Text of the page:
April 30, 2013
FDA Rejects Elvitegravir and Cobicistat as Individual Meds
The U.S. Food and Drug Administration has rejected Gilead Sciences’ application for approval of the HIV antiretrovirals elvitegravir and cobicistat for use as stand-alone drugs, but the reason was because of “deficiencies in documentation and validation of certain quality testing procedures and methods,” the company stated in a release. Gilead submitted new drug applications to the FDA for the drugs in June 2012. The FDA did not raise safety concerns about either drug.
Both cobicistat, which, like ritonavir, boosts the levels of other HIV medications, and the integrase inhibitor elvitegravir are already components of Gilead’s once-daily, single-pill combination therapy Stribild (elvitegravir/cobicistat/emtricitabine/tenofovir), which the FDA approved in August of last year.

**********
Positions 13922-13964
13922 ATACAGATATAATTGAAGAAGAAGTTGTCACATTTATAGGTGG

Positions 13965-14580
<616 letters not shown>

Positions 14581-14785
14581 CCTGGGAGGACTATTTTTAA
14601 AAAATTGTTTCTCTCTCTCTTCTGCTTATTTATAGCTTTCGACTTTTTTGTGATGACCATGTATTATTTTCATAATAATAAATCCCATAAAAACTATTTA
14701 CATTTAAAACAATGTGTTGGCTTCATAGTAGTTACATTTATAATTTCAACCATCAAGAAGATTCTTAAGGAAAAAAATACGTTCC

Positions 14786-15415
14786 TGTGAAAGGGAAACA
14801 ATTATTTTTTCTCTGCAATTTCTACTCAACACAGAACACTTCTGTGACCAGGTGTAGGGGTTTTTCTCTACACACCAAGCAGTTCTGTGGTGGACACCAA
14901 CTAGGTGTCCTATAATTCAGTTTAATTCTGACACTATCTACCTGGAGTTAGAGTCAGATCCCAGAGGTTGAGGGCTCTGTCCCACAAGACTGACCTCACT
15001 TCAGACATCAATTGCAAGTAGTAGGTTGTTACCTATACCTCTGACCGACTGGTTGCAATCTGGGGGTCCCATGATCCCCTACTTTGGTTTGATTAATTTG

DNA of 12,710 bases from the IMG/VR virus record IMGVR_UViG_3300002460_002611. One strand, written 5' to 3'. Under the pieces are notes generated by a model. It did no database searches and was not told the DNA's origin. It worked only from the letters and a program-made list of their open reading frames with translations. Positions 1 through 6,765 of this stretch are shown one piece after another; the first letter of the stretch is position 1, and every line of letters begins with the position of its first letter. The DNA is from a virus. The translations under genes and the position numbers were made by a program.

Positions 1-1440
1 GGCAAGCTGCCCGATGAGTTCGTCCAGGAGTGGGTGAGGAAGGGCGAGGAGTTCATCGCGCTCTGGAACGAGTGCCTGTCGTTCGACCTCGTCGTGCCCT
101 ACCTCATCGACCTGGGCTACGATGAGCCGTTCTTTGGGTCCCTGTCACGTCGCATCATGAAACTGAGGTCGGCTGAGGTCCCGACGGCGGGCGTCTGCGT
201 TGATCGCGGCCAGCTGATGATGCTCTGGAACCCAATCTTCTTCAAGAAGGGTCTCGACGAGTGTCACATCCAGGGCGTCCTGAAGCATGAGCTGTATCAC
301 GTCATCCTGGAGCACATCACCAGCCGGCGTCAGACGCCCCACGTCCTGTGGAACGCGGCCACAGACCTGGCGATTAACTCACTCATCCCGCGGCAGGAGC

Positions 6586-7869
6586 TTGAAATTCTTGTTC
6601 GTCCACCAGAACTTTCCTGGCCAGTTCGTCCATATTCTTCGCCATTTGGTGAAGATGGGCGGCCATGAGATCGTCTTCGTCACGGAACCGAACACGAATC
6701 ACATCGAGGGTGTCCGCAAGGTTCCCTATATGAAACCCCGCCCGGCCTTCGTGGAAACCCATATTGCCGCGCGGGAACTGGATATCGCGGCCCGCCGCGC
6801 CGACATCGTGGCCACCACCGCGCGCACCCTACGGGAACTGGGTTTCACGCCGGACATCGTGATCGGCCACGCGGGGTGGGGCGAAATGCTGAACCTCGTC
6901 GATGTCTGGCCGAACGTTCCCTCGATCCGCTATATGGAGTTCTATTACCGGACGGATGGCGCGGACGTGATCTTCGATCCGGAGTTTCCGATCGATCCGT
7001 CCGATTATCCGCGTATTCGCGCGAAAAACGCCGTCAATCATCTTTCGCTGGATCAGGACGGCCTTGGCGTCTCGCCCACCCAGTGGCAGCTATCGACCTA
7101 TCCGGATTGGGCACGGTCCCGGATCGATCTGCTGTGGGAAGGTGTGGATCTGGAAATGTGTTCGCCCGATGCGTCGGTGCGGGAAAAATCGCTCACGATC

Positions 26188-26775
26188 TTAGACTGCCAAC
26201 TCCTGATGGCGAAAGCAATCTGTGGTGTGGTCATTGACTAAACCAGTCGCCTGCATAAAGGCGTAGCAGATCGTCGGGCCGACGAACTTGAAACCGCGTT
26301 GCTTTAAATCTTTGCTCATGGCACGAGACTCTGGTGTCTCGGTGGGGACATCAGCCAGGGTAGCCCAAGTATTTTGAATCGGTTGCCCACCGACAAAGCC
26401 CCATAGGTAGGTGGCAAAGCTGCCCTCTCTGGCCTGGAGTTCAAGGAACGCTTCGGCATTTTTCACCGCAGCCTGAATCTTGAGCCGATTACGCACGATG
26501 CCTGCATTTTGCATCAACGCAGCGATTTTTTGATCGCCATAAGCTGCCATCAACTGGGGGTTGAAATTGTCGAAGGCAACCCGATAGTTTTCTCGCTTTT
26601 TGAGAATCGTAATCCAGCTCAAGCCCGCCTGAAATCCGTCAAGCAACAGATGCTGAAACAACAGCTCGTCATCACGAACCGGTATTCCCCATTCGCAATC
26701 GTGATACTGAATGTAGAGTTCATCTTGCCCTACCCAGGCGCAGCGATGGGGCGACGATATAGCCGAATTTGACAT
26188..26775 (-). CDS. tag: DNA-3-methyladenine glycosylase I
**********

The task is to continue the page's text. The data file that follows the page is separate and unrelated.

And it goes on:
Elvitegravir needs to be taken once a day, boosted by cobicistat, and operates similarly to Isentress (raltegravir), which is dosed at twice a day.
The company stressed it is working with the FDA to address the agency’s questions.
To read a Reuters story about the FDA rejection, click here.
To read the Gilead release, click here.
Search: U.S. Food and Drug Administration, FDA, Gilead Sciences, elvitegravir, cobicistat, Stribild, emtricitabine, tenofovir, Isentress, raltegravir
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